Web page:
Thursday, July 20, 2017

All the sugar

If a child has "all the sugar he wants" when he's little, I'm pretty certain that his total will be smaller over the course of his life than someone who is deprived and measured and shamed.

 photo chase_at_the_beach.jpg
The quote is from
but this might be a better next read: Natural Balance
photo by Celeste Burke

Tuesday, July 18, 2017

Relationships are better

 photo MeganValnesEurope3.jpg "I wish I had known about unschooling from the start, and never done anything else.

"The net effect is (with unschooling), we're all happier. We're less stressed. We have our own schedule - or lack of schedule - not one imposed on us by school, or even homeschooling. The kids' relationship with their dad is better. MY relationship with their dad is better."
A now-anonymous part of the collection "If Only I'd Started Sooner..."
photo by Megan Valnes

Too far, too fast

 photo IMG_4871.jpgGradual is better, but when people jump, the reaction of the children to that is really a reaction to all of the controls from the past. And though it's difficult for the parents, it's a crop they planted.

Gradual is better. Pass on to anyone who listens to any of you about unschooling to change gradually and not to jump far.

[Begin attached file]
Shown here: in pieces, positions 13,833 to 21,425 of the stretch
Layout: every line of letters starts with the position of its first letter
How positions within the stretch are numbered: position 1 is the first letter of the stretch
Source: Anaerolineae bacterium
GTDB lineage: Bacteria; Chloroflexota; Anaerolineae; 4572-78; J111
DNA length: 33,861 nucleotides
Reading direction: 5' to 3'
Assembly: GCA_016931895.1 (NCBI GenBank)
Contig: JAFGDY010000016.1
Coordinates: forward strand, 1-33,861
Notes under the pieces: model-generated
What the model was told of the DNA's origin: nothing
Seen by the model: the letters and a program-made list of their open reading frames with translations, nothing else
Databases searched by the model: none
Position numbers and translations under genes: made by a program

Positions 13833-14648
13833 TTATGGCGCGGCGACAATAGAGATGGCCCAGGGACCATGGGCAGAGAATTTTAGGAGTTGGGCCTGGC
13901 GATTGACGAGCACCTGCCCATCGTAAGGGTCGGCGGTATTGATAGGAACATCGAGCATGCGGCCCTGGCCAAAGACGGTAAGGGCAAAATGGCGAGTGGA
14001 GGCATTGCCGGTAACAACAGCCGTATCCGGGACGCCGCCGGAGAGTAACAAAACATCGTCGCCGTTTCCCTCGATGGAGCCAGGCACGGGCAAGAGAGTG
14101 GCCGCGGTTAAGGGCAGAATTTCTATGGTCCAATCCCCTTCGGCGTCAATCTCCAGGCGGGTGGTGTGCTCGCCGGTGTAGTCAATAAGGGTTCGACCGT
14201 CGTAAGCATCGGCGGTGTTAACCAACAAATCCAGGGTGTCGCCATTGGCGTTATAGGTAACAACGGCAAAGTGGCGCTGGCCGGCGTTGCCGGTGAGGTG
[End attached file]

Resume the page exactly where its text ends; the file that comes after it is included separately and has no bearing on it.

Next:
photo by Sandra Dodd

Monday, July 17, 2017

Learning and peace

If you know what you believe and what your goals are, then everyday life clears up and you see the benefits and the learning.

If convenience and organization are your primary goals,
          unschooling might not be viable for you.

If learning and peace in your family are primary goals,
          convenience will come secondary to it.

[Y]ou have to know what’s more important.

For me it was my child’s peace and comfort and learning, and everything has flowed from that.

Thanks to Nicole Novakovics for finding the quote.
photo by Chrissy Florence

Sunday, July 16, 2017

A surprising thing

One of the many stories at "True Tales of Kids Turning Down Sweets":

Marty had been running around outside in the sun for a few hours, and I offered to take him to Ben & Jerry's. He said he wanted to go home and have real food, not ice cream, but thanks.

If you go where this was first posted in 2010,
there's another story below it: Real food
photo by Sandra Dodd

Saturday, July 15, 2017

You can't see it all

 photo GailHigginsNature.jpgNo matter how far you look, you can't see it all.

No matter how hard you squint, you won't understand everything.

Rejoice in what you see and know.
photo by Gail Higgins

Friday, July 14, 2017

All the time

My response to this question, from 2009:
What resources do you use for your children’s “educations”? Feel free to comment on the word “education”.
We don’t “educate” our children. We help arrange so that they have so many learning opportunities they can’t possibly take advantage of them all. We have friends with interesting jobs and hobbies. We invite them over, and we visit them. We have a house full of books, music, games, toys, movies, art materials, plants, food and dress-up clothes. We don’t expect learning to happen in the house, nor in museums, but we know it happens everywhere. We don’t expect learning to happen during daylight hours or on weekdays. We know it happens all the time. So we don’t “use resources” except that we see every thing we discuss or see, smell, touch, hear or taste to be a resource. It’s not a word we use, because it’s all of life.
photo by Cá Maciel
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